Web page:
Bank repossessions increased by a far larger margin in several states. In Oregon they climbed 45 percent, while in New Jersey they posted a 48 percent jump. Indiana registered a 73 percent increase.
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Location: Cherry Hills Village, Colo.
Price: $8.95 million
Sq. Ft.: 21,320
Situated in affluent Cherry Hills Village, this home is absolutely enormous, spanning more than 20,000 square feet on its 2.5-acre plot. The home boasts mountain views, five fireplaces, a giant family room and a garage that holds a whopping nine cars. The neighborhood homeowner's association offers a clubhouse, pool, tennis courts and trash removal.
This shingle-style mansion commands 359 feet of beachy lakefront and three total acres of prime Orono real estate. The residence, which features tile floors and vaulted ceilings, also offers a carriage house for any guests you'd like to keep at arm's length on their lake house sojourn.
Behind its stately stone and stucco exterior, this home offers equally elegant interior character with decorative features, like exposed-beam ceilings, reclaimed wood floors and Victorian-style chandeliers. The home sits on a ridge in the Upper Canyon of Silverleaf that has uninterrupted panoramas of the city.
Location: Castle Rock, Colo.
Price: $2.55 million
Sq. Ft.: 8,607
This home fits its town's name: With its turret and a stone exterior the mansion resembles a castle. Officially labeled a "mountain contemporary," the home is located on a cul-de-sac and comes with a four-car garage.
But that's not all it comes with. Get the full details by viewing the listing.
The "Wyndham Estate" sits on Newport's posh Ocean Drive. Having undergone extensive renovations, the massive stone baronial mansion offers a ballroom, music room, elaborate landscaping and a rooftop deck with panoramic views of the ocean.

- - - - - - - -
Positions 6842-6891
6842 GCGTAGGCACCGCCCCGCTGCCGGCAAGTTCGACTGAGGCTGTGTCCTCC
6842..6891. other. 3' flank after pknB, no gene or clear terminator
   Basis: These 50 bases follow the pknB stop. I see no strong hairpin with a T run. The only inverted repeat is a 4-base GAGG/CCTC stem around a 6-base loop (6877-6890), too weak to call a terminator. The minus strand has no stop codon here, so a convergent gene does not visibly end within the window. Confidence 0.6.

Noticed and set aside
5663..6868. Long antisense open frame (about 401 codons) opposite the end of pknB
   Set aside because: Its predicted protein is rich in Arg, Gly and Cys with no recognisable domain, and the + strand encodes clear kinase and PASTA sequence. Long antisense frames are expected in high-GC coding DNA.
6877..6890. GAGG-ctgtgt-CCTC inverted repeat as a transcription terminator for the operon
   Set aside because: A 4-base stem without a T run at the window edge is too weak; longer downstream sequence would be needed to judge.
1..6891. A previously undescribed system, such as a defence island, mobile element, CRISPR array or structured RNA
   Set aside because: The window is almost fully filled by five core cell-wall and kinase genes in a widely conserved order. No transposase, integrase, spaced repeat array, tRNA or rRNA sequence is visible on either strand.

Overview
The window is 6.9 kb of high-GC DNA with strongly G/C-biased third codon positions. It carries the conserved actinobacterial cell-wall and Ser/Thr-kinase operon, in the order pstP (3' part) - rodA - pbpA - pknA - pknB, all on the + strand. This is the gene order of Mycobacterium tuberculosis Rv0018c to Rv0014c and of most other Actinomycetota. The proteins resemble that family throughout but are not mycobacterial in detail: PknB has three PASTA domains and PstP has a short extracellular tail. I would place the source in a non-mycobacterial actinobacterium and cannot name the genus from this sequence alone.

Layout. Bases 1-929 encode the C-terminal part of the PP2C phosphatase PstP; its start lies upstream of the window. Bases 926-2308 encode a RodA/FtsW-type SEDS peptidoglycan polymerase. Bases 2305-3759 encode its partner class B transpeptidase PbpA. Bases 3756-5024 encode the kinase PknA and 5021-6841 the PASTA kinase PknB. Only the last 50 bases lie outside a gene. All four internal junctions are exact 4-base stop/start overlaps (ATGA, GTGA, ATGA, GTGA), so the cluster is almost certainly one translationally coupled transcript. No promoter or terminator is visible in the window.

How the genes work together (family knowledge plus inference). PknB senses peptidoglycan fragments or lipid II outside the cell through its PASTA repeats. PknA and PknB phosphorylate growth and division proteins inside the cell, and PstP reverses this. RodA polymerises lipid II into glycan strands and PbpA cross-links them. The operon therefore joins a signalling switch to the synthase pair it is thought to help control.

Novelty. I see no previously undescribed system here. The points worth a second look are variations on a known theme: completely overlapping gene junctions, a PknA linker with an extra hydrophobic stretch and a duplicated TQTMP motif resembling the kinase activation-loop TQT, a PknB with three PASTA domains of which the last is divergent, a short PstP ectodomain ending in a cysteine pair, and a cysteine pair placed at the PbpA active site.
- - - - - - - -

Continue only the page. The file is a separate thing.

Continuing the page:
It's hard to argue with the listing description when it describes this behemoth as "extraordinarily opulent." Adjacent to the world-class Arizona Biltmore Golf Course, the estate has a sweeping paved motor court that leads up to a massive amalgamation of stone, wood and iron -- 17,799 square feet of it.
It's the sort of home you can actually get lost in. For avid cooks -- servants or otherwise -- there's a lot to work with: The mansion has four kitchens. In addition to myriad other amenities, the monster residence offers a home theater, pool, spa, sauna, steam room and elevator.
Location: Del Mar, Calif.
Price: $4.495 million
Sq. Ft.: 3,142
Said to offer the most square footage of all homes in the ritzy Beach Colony of Del Mar, this stunner is steps from the beach. Special features include a great room, multiple patios and a secluded outdoor area with a spa, sand room and game room.
This storied estate built in 1930 may need "major renovating," according to the listing, but its lush landscaping is sure to impress: Three whole acres of garden stretch across the premises, offering paths, grottoes, waterfalls, caves, and ponds draped with tropical trees and other foliage.
Location: Las Vegas, Nev.
Price: $2.45 million
Sq. Ft.: 13,198
One of many, many other foreclosed homes in Las Vegas, Ground Zero of the housing crisis, this home shows just how far the dollar really goes when it comes to Sin City dirt. For $2.45 million, you get seven bedrooms, eight bathrooms, 13,198 square feet, a lighted tennis court, a come-hither pool and much more.
Live it up in this Spanish-style mansion built in 2002 -- you know, back when Kelly Clarkson and home prices were on the rise. The years have not been kind, however, and another millionaire’s misfortune could be your ticket to the good life.
Whoo, doggie! Everything’s bigger in Texas, including this over-the-top, Mediterranean-style villa. Unfortunately for the previous owner, this dream castle was built in 2009, right in the middle of the housing market’s freefall. The massive manor includes three bars, a game room, a lounge, a “poolside kitchen and fountain,” multiple fireplaces and two elevators. So much for fiscal austerity.